As The Global Warming Desk Reference was going to press, research was published indicating that old, wild forests are far better than plantations of young trees at ridding the air of carbon dioxide. The analysis, published in the journal Science, was authored by Dr. Ernst-Detlef Schulze, the director of the Max Planck Institute for Biogeochemistry in Jena, Germany; and two other scientists at the Institute. The study provides an important new argument for protecting old-growth woods. The German study, together with other similar research, has produced a picture of mature forests that differs sharply from long-held notions of forestry science. This is important because the Kyoto Protocol is based on the older notions, and favors new-growth forests with credits.
This research raised some diplomatic eyebrows as representatives of 175 countries gathered at The Hague in the Netherlands to refine the enforcement mechanisms of the Kyoto Protocol. Several thousand protestors built a wall of sandbags around the site of the talks to dramatize the effects that flooding could have on the low-lying Netherlands during the coming century. Netherlands farmers, suffering a third straight year of flooding rains, had another global-warming worry: salt inundation of their “polder,”fields reclaimed from a now-rising North Sea. Nearly a third of the Netherlands lies below sea level. Storm surges are a particular worry along the dikes. In 1953, 2,000 Dutch died in a storm surge that covered one-sixth of the Netherlands’ territory (Hale 2000, 27-A).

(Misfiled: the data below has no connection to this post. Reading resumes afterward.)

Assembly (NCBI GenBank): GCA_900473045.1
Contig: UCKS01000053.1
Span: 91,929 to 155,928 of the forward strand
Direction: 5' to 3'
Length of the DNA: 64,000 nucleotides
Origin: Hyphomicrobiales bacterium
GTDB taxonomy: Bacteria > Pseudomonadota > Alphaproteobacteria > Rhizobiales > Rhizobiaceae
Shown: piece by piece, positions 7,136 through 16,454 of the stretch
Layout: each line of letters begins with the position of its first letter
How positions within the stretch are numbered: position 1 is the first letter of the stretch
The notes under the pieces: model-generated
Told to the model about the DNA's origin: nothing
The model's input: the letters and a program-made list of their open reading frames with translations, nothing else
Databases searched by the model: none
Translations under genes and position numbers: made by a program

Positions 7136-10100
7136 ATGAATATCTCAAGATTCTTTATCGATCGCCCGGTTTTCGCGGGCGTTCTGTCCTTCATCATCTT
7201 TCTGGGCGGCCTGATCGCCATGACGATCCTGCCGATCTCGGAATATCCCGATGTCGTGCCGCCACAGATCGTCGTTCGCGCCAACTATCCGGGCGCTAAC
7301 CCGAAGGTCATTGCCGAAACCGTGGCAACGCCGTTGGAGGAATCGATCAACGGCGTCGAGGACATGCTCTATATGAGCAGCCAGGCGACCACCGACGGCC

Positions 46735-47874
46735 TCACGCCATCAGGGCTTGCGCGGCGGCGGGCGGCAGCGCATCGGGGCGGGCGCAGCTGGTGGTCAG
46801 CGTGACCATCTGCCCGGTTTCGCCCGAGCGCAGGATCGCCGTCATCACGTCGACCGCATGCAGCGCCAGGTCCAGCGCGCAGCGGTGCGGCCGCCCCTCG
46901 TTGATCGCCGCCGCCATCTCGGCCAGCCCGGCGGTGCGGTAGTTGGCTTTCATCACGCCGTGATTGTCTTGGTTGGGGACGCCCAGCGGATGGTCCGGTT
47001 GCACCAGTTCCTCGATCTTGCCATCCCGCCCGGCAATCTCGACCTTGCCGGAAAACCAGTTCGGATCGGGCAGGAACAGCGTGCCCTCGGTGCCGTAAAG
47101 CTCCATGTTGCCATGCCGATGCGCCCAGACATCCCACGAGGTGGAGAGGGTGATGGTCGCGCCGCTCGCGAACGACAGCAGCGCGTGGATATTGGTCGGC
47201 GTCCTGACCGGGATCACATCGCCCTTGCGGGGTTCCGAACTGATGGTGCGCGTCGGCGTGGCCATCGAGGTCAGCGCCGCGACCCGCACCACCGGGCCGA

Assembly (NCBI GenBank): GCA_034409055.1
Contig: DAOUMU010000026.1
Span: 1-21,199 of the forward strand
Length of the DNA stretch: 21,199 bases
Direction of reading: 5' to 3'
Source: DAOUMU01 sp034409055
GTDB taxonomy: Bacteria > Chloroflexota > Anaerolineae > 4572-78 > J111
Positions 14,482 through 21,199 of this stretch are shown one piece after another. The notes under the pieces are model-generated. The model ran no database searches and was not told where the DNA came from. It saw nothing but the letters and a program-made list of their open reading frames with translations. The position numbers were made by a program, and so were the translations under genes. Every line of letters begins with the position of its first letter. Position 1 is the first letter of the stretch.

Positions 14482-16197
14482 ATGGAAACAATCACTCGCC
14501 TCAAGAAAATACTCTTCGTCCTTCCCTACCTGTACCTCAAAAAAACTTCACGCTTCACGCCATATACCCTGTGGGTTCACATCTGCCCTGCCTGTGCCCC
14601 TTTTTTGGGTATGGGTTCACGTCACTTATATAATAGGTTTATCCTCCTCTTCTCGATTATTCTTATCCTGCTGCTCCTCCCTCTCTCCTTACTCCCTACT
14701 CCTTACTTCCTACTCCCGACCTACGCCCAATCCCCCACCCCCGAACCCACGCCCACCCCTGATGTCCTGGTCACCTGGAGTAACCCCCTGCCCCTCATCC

Dr. Andrew Dlugolecki, a climate-change specialist with CGNU, the world’s sixth-largest insurance company, told climate talks at The Hague that with world economic growth (GDP) averaging 3 percent a year and losses from climate disasters rising 10 percent a year, the two curves will cross in the year 2065, portending bankruptcy for the world. The cost of damage will exceed the value of the world’s resources (Brown, Islands, 2000, 21; McCarthy, Climate Change, 2000, 6). The same day (November 23, Thanksgiving in the United States), island nations pleaded for relief from rising sea levels, and Frank Loy, U.S.